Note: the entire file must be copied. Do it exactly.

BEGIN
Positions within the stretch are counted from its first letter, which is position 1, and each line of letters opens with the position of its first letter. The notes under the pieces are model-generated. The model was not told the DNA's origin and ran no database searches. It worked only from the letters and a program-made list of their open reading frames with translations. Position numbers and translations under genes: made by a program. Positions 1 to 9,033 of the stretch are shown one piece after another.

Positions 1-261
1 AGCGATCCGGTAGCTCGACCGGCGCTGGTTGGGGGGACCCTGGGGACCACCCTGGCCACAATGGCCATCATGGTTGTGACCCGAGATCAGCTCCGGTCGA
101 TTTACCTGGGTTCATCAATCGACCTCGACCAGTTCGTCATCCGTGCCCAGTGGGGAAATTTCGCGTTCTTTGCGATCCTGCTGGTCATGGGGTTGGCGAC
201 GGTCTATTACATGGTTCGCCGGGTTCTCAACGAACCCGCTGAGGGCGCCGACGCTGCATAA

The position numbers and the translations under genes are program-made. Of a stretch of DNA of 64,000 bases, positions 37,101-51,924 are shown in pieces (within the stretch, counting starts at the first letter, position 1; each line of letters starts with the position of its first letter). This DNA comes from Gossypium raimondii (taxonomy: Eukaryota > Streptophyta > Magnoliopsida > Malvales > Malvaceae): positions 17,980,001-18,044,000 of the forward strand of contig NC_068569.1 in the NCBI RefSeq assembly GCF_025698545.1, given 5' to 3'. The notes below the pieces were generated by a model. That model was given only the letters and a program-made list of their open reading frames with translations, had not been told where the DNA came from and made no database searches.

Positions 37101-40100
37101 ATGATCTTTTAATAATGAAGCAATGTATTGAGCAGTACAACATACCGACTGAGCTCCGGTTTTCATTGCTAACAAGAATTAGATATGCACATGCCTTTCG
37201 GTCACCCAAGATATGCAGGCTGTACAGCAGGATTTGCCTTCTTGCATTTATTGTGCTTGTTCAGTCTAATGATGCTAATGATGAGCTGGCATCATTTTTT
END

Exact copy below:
Positions within the stretch are counted from its first letter, which is position 1, and each line of letters opens with the position of its first letter. The notes under the pieces are model-generated. The model was not told the DNA's origin and ran no database searches. It worked only from the letters and a program-made list of their open reading frames with translations. Position numbers and translations under genes: made by a program. Positions 1 to 9,033 of the stretch are shown one piece after another.

Positions 1-261
1 AGCGATCCGGTAGCTCGACCGGCGCTGGTTGGGGGGACCCTGGGGACCACCCTGGCCACAATGGCCATCATGGTTGTGACCCGAGATCAGCTCCGGTCGA
101 TTTACCTGGGTTCATCAATCGACCTCGACCAGTTCGTCATCCGTGCCCAGTGGGGAAATTTCGCGTTCTTTGCGATCCTGCTGGTCATGGGGTTGGCGAC
201 GGTCTATTACATGGTTCGCCGGGTTCTCAACGAACCCGCTGAGGGCGCCGACGCTGCATAA

The position numbers and the translations under genes are program-made. Of a stretch of DNA of 64,000 bases, positions 37,101-51,924 are shown in pieces (within the stretch, counting starts at the first letter, position 1; each line of letters starts with the position of its first letter). This DNA comes from Gossypium raimondii (taxonomy: Eukaryota > Streptophyta > Magnoliopsida > Malvales > Malvaceae): positions 17,980,001-18,044,000 of the forward strand of contig NC_068569.1 in the NCBI RefSeq assembly GCF_025698545.1, given 5' to 3'. The notes below the pieces were generated by a model. That model was given only the letters and a program-made list of their open reading frames with translations, had not been told where the DNA came from and made no database searches.

Positions 37101-40100
37101 ATGATCTTTTAATAATGAAGCAATGTATTGAGCAGTACAACATACCGACTGAGCTCCGGTTTTCATTGCTAACAAGAATTAGATATGCACATGCCTTTCG
37201 GTCACCCAAGATATGCAGGCTGTACAGCAGGATTTGCCTTCTTGCATTTATTGTGCTTGTTCAGTCTAATGATGCTAATGATGAGCTGGCATCATTTTTT